Sunday, July 21, 2013

Two Poems by Marianne Szlyk


No one will ever say to me
“it was so
it hurt.”

My red is not the red
of a carefully cultivated rose
against a white fence.

My orange is not the orange
of the lilies
crowding the base of a statue
of St. Francis of Assisi.

My petals are as stiff
as the plastic flowers
in your mother’s closet.

My scent is musty,
from the days before
air conditioning.

a flower.

Black Locust after the Storm

The last black locust, half-dead,
totters at the edge of the cemetery;
its fellows’ branches and stacked wood
are scattered throughout.

This tree is the last living relative,
the last of the gangly old women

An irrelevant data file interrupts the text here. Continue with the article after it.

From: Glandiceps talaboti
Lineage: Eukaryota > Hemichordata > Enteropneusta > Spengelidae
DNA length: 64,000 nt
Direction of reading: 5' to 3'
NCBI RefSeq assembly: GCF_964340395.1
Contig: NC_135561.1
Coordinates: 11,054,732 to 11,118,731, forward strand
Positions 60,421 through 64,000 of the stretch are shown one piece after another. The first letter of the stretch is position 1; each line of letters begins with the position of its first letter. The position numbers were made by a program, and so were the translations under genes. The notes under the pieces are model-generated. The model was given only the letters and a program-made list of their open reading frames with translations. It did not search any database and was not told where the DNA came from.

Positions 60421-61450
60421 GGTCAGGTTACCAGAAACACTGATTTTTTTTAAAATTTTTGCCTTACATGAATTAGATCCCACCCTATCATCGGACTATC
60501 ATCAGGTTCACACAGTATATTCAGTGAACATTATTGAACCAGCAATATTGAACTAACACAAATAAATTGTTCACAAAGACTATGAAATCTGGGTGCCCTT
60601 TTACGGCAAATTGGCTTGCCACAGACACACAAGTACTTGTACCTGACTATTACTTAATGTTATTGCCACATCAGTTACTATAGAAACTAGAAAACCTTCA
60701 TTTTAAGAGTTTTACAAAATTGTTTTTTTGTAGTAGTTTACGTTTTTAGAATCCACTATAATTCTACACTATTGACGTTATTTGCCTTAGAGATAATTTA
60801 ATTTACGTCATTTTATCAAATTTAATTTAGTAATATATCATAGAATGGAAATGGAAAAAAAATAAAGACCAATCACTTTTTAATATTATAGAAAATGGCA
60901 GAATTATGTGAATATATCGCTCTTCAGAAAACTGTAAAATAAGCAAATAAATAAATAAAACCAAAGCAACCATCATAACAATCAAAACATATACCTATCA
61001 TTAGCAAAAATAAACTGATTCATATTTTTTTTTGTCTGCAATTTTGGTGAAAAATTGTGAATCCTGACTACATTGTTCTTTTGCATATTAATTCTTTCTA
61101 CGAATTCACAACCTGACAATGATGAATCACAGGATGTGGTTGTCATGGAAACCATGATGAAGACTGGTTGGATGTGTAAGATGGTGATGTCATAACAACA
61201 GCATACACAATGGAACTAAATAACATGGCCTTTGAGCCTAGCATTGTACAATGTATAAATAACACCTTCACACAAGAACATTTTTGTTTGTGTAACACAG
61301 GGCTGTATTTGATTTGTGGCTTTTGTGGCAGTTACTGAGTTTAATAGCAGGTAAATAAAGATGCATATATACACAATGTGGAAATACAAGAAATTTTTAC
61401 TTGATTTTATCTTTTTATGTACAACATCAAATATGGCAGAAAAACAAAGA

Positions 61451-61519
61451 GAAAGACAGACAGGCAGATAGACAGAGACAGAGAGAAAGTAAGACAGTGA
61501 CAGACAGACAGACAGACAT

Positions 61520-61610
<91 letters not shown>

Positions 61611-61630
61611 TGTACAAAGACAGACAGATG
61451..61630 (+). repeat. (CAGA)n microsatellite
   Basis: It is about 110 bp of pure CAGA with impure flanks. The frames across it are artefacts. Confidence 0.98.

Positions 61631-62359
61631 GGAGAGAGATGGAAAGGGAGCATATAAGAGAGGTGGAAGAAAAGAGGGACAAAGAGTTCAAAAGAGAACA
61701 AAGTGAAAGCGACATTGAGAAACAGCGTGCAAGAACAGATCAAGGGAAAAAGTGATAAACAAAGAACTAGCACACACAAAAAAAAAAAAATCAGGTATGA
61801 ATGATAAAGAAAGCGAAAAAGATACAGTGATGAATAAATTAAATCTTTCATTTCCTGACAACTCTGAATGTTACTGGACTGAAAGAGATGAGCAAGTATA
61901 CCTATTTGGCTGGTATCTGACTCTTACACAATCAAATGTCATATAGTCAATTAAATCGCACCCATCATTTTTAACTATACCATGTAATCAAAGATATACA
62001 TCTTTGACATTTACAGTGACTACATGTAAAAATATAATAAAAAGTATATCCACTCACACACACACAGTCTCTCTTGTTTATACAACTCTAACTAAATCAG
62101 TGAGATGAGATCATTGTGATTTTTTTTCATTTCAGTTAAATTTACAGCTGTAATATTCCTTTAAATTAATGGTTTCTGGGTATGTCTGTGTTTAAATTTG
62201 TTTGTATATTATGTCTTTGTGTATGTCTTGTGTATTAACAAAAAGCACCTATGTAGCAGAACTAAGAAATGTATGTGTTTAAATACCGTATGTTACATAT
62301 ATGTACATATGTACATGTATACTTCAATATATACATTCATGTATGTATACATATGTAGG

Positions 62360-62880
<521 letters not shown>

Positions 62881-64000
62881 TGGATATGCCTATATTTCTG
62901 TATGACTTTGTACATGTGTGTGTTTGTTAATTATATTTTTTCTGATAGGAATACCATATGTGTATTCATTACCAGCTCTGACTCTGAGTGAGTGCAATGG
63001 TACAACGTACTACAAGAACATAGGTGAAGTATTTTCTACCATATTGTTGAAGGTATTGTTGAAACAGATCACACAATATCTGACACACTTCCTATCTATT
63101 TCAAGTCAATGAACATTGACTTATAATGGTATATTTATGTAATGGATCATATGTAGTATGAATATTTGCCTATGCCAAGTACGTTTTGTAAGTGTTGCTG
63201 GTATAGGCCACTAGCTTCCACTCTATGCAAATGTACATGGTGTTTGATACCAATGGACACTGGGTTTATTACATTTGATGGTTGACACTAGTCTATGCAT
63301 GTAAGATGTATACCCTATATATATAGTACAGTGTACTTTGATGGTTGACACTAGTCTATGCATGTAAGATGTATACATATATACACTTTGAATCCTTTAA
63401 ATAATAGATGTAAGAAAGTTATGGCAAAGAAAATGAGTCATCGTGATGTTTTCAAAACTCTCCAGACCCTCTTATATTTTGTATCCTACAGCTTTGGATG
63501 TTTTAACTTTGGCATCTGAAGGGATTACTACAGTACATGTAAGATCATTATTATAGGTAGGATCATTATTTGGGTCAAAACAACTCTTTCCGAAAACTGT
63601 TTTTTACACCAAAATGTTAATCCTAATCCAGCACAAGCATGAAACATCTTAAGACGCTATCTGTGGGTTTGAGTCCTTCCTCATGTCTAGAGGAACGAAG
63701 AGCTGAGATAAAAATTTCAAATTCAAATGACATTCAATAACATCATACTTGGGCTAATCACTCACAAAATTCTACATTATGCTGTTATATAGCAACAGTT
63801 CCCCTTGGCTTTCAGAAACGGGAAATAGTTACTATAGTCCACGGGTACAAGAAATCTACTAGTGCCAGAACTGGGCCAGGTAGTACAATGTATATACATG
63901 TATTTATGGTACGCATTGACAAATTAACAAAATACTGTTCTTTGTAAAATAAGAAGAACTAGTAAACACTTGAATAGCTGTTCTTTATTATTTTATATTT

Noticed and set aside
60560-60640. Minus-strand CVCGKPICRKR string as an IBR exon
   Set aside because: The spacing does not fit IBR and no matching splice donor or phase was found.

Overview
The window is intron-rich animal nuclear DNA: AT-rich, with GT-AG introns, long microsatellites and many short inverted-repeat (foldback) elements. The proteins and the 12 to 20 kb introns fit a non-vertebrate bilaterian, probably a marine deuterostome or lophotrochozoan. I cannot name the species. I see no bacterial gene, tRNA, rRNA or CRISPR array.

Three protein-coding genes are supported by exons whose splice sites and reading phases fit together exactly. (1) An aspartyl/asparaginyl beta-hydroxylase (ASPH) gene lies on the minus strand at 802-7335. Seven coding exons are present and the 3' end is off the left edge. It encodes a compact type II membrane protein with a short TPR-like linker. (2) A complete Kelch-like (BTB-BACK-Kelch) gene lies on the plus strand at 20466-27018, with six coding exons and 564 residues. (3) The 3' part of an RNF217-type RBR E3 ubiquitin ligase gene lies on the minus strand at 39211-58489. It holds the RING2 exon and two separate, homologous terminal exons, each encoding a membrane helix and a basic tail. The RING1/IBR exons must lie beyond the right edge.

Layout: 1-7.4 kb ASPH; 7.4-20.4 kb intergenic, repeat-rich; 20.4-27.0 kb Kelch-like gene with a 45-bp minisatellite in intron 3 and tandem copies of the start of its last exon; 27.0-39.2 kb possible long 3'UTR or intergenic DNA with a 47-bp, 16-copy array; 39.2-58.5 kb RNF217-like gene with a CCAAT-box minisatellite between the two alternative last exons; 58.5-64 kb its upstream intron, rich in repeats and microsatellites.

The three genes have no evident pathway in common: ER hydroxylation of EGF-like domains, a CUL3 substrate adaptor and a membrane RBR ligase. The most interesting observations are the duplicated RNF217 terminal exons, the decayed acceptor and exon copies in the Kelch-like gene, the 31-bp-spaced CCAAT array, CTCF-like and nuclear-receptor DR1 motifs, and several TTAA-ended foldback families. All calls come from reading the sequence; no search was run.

with clip-on earrings
or the last of the old men
with work-gnarled hands.

This tree is the last who remembers.

Marianne Szlyk is an associate professor of English at Montgomery College, Rockville as well as an associate editor at the Potomac Review.  Most recently, her poems have appeared in the Blue Hour Literary Anthology Volume Two, Jellyfish Whispers, and Aberration Labyrinth.

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